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Economic life changed little with the shift from Byzantine and Sasanian rule to Islamic rule. Jere Bacharach citing the innately conservative nature of coinage notes that Byzantine and Sasanian coinage continued in circulation until the Umayyad caliph, Abd alMalik.21 This is backed up by archaeological evidence from Syria, where Byzantine coins apparently remained in use well into the latter half of the seventh century: digs have uncovered seventy coins of Constans II (64548 CE) as well as Arab-Byzantine coins from a later period.22 As with the formation of the provinces, the Caliphs took many of their ideas regarding taxation from the Persians who in turn took them from the Byzantines. Under Khusrau I in the mid-sixth century, the Persians had reformed the system of taxation to bring in both land and poll taxes.23 Under the early caliphs, the original owners of the land kept their land and paid their new masters both a land-tax, the kharaj, and a poll tax, the jizya. Just as the Persian aristocracy and priesthood had been exempt from the Persian poll tax, so too were Muslims exempt from the Islamic jizya.24 However, while the methods of tax collection remained the same, the ultimate destination of the moneys collected created unease and dissent. While the earliest caliphs allowed some autonomy in the spending of tax funds, by Caliph Harun al-Rashid, the Caliphs insisted upon the collection of all taxes in Baghdad, just as the Sasanians had collected their taxes centrally.25 The Caliphs used this money to pay the army and to begin large-scale building projects: little of the money made it back to the provinces. Rebellions, such as those in Khurasan, were the result of this policy. Changes in policies regarding the military had in part obliged a change in tax collection policy. In the early Islamic conquests, the caliphs had relied upon tribal groups to spearhead the invasions and to police the frontier

While the governors changed from Byzantine or Sasanian, the lower levels of government and the lives of the ordinary people changed little in these provinces. In Syria, for example, Clive Foss argues that the greatest upheavals in daily life had occurred in the previous century, and that the Muslims left the region largely untouched. In particular, there seems to be neither any evidence of wide-scale attempts to convert the native Christians to Islam, nor of any great influx of Arab immigrants, especially in the North around Antioch. In effect, the Caliphate left much of the lower level administration to those from the provinces, despite their being non-Muslims. These administrators even spread beyond their original provinces, moving to Damascus and later Baghdad to form an important part of the civil bureaucracy. The lesser aristocracy of the Persian Empire, the dihquans, had formed an important part of the administration of the Sasanian Empire, continued under the Caliphs and formed a large bloc of the administrators for the Abbasids.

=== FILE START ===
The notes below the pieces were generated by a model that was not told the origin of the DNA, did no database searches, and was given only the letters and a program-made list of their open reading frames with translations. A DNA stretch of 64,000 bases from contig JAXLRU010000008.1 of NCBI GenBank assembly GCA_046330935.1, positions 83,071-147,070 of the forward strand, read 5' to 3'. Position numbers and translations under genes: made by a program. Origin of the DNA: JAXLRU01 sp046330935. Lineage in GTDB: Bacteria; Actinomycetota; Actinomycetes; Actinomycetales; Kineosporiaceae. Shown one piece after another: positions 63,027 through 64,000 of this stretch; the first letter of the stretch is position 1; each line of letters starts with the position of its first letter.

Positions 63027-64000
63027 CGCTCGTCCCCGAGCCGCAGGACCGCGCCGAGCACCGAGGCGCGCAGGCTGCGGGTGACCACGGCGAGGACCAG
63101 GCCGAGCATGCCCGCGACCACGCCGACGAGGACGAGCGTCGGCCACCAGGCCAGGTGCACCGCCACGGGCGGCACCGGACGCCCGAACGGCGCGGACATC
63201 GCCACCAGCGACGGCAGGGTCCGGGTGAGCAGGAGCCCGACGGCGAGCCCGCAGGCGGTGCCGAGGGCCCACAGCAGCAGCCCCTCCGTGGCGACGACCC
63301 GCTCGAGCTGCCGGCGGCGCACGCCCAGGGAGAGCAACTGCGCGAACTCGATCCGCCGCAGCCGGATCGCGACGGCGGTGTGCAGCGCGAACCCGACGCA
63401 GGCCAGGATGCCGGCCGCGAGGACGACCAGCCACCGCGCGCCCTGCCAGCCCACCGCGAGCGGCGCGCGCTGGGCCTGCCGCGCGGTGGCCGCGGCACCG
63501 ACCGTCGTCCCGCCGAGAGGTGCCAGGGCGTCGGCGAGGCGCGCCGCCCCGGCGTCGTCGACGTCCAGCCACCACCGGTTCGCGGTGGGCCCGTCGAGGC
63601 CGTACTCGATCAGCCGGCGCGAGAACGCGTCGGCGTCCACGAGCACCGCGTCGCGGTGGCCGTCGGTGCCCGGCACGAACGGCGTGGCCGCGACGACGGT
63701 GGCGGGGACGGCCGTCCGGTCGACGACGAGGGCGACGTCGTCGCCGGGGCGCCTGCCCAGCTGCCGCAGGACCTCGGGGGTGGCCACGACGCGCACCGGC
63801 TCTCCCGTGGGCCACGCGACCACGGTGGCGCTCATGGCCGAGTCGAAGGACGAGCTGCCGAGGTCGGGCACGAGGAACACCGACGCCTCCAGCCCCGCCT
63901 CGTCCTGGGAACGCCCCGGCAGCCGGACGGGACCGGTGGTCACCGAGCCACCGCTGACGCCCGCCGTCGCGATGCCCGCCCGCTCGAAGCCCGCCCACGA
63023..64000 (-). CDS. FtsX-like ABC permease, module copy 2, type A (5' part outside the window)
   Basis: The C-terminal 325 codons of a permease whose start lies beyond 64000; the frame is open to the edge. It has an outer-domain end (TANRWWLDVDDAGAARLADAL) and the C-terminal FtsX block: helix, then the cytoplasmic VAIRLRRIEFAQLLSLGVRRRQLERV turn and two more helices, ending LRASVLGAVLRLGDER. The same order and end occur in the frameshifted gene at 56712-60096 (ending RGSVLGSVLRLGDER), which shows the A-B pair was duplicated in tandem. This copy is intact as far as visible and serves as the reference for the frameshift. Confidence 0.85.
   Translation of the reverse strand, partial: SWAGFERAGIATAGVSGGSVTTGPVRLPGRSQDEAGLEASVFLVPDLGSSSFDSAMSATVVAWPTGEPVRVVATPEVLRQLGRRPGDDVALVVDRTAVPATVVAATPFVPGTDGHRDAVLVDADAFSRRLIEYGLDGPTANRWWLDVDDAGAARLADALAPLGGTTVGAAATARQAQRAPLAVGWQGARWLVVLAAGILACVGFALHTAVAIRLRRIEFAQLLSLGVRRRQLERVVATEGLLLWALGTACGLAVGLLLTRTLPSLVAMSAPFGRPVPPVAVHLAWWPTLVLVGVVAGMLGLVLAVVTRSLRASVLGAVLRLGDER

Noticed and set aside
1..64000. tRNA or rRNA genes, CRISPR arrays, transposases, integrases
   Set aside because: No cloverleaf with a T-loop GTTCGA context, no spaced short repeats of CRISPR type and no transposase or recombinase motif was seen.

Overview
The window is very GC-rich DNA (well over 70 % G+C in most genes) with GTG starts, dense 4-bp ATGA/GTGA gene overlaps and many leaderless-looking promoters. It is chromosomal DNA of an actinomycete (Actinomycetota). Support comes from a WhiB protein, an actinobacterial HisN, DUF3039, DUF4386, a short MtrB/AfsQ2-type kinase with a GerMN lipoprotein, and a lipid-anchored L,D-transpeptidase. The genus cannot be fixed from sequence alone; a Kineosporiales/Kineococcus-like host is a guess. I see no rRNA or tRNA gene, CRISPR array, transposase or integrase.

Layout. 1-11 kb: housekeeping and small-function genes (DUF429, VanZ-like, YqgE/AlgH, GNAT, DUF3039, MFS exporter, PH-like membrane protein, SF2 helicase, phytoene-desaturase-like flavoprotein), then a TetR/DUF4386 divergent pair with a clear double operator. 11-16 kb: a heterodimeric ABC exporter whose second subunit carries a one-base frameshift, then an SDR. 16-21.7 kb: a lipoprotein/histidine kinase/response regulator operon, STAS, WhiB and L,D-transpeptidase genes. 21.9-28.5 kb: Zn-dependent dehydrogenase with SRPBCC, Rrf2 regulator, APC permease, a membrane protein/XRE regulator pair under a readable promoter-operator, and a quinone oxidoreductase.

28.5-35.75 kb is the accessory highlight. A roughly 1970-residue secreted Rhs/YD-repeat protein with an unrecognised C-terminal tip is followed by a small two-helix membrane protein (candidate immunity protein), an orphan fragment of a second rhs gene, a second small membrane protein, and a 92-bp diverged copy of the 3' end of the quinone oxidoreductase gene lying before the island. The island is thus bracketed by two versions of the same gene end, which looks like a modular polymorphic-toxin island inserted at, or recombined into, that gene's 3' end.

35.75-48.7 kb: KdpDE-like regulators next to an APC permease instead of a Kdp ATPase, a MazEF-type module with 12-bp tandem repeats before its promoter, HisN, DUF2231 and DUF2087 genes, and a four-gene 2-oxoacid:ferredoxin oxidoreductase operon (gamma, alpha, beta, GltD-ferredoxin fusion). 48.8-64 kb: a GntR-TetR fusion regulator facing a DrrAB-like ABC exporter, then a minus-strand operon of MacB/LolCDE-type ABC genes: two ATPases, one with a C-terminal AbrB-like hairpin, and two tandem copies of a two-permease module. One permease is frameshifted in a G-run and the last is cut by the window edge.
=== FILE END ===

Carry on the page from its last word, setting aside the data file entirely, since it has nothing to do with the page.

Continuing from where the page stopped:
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Clive Foss, Syria in Transition, 192. 15 Hugh Kennedy, The Prophet and the Age of the Caliphates, 69. 16 al-Tabari, The History of al-Tabari, Volume 18, Between Civil Wars: The Caliphate of Mu`awiyah, translated by Michael G. Morony, Bibliotheca Persica. ed. Ehsan Yar-Shater (Albany: State University of New York Press, 1987) 219. 17 Masudi, The Meadows of Gold: the Abbasids, trans. and ed. by Paul Lunde and Caroline Stone (London: Kegan Paul International, 1989), 150. 18 Clive Foss, Syria in Transition, 259. 19 Ibid., 204. 20 Hugh Kennedy, The Prophet and the Age of the Caliphates, 11.

Jere L. Bacharach, Thoughts About Pennies and Other Monies, Middle East Studies Association Bulletin 35.1 (2000), 5. 22 Clive Foss, Syria in Transition, 195. 23 Hugh Kennedy, The Prophet and the Age of the Caliphates, 10. 24 Ibid., 68 25 Ibid., 132

provinces.26 This bore a great resemblance to the use of Arab tribes by the Byzantines and Sasanians in their frontier provinces. The practice had largely fallen into disuse in the chaos of the latter half of the sixth century, especially after the Ghassanid rebellion of 582 CE in Syria. At the core of their Empires, however, both the Byzantines and Sasanians had used tax income to pay for standing armies, and as the tribal armies of the Islamic Caliphates proved troublesome, the Caliphs looked to this model. The early Abbasids used a core group of Khurasanis, paid for from taxes, to enforce their rule, while later Abbasids introduced a slave army.